Medical students are potential resources for ambulatory primary care practices if learning goals can align with clinical needs. The authors introduced a quality improvement (QI) curriculum in the ambulatory clinical rotation that matched student learning expectations with practice needs. In 2016-2017, 128 students were assigned to academic, university affiliated, community health, and private practices. Student project measures were matched with appropriate outcome measures on monthly practice dashboards. Binomial mixed effects models were used to model QI measures. For university collaborative practices with student involvement, the estimated odds of a patient being screened for breast cancer in March 2017 was approximately 2 times greater than in 2016. This odds ratio was 36.2% greater than the comparable odds ratio for collaborative practices without student involvement (95% confidence interval = 22.7% to 51.2% greater). When student curriculum and assignments align with practice needs, practice metrics improve and students contribute to improvements in real-world settings.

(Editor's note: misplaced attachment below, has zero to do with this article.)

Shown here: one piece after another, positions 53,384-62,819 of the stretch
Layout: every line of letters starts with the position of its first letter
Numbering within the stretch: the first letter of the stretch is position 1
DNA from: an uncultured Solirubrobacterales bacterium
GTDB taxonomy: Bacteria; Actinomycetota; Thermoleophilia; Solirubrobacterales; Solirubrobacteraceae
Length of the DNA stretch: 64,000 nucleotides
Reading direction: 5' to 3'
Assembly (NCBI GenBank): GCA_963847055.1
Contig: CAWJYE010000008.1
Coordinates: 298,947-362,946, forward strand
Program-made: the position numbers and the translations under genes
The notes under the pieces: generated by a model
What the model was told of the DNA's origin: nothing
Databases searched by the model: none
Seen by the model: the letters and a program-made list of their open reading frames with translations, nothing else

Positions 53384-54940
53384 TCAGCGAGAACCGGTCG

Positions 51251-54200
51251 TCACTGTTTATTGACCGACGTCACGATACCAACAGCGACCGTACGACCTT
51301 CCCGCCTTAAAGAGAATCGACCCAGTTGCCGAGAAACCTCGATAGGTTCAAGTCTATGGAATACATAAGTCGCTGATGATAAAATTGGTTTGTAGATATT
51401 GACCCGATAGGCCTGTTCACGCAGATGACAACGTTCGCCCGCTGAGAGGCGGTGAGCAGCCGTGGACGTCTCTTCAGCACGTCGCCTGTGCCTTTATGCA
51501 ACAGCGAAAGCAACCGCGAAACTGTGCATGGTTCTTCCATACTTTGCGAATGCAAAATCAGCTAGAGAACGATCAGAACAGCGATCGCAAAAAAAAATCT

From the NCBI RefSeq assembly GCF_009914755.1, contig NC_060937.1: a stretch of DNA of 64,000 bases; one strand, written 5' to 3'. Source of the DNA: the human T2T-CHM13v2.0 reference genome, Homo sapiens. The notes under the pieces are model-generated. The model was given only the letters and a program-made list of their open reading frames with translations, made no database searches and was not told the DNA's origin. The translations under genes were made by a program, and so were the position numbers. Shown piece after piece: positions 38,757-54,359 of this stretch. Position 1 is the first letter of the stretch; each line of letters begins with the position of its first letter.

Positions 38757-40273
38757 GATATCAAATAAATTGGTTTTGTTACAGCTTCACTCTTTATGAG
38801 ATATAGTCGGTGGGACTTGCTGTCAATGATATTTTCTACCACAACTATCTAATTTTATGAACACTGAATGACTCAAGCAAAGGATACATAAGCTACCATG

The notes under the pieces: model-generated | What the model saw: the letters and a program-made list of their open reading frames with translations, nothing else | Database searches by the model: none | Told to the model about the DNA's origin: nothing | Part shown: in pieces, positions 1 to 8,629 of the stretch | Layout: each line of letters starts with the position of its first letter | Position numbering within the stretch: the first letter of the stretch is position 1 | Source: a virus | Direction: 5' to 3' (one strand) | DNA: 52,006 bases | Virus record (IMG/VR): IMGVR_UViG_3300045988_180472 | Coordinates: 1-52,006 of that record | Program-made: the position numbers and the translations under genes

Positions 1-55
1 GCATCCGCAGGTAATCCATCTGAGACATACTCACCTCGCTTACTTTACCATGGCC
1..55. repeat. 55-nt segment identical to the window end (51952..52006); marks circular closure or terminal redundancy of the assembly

Bibliographical noteFunding Information:
The authors wish to acknowledge the physicians and leadership at Piedmont Health Services Community Health Clinic and the University of North Carolina Physicians Network who provided student learning opportunities, data for analysis, and logistical support. The authors also would like to acknowledge the UNC Practice Quality and Innovation group for their support of the students, physicians, and practices. The authors disclosed receipt of the following financial support for the research, authorship, and/or publication of this article: This study was supported by a North Carolina Area Health Education Centers Campus Innovation Grant.
© The Author(s) 2019.
- medical school curriculum
- medical students
- population health
- quality metrics
PubMed: MeSH publication types
- Journal Article
- Research Support, Non-U.S. Gov't